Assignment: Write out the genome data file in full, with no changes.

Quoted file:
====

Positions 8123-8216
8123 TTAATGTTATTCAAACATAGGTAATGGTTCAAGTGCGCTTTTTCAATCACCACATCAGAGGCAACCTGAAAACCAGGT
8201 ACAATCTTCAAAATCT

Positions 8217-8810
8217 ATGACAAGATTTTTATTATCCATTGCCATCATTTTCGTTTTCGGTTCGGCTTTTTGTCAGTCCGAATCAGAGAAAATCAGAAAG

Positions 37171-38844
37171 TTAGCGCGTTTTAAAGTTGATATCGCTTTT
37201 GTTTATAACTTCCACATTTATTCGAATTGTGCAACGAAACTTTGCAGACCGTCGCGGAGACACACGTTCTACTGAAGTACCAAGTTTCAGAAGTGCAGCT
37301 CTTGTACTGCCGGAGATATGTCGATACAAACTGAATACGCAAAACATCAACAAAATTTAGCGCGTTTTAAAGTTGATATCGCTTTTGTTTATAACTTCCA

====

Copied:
Positions 8123-8216
8123 TTAATGTTATTCAAACATAGGTAATGGTTCAAGTGCGCTTTTTCAATCACCACATCAGAGGCAACCTGAAAACCAGGT
8201 ACAATCTTCAAAATCT

Positions 8217-8810
8217 ATGACAAGATTTTTATTATCCATTGCCATCATTTTCGTTTTCGGTTCGGCTTTTTGTCAGTCCGAATCAGAGAAAATCAGAAAG

Positions 37171-38844
37171 TTAGCGCGTTTTAAAGTTGATATCGCTTTT
37201 GTTTATAACTTCCACATTTATTCGAATTGTGCAACGAAACTTTGCAGACCGTCGCGGAGACACACGTTCTACTGAAGTACCAAGTTTCAGAAGTGCAGCT
37301 CTTGTACTGCCGGAGATATGTCGATACAAACTGAATACGCAAAACATCAACAAAATTTAGCGCGTTTTAAAGTTGATATCGCTTTTGTTTATAACTTCCA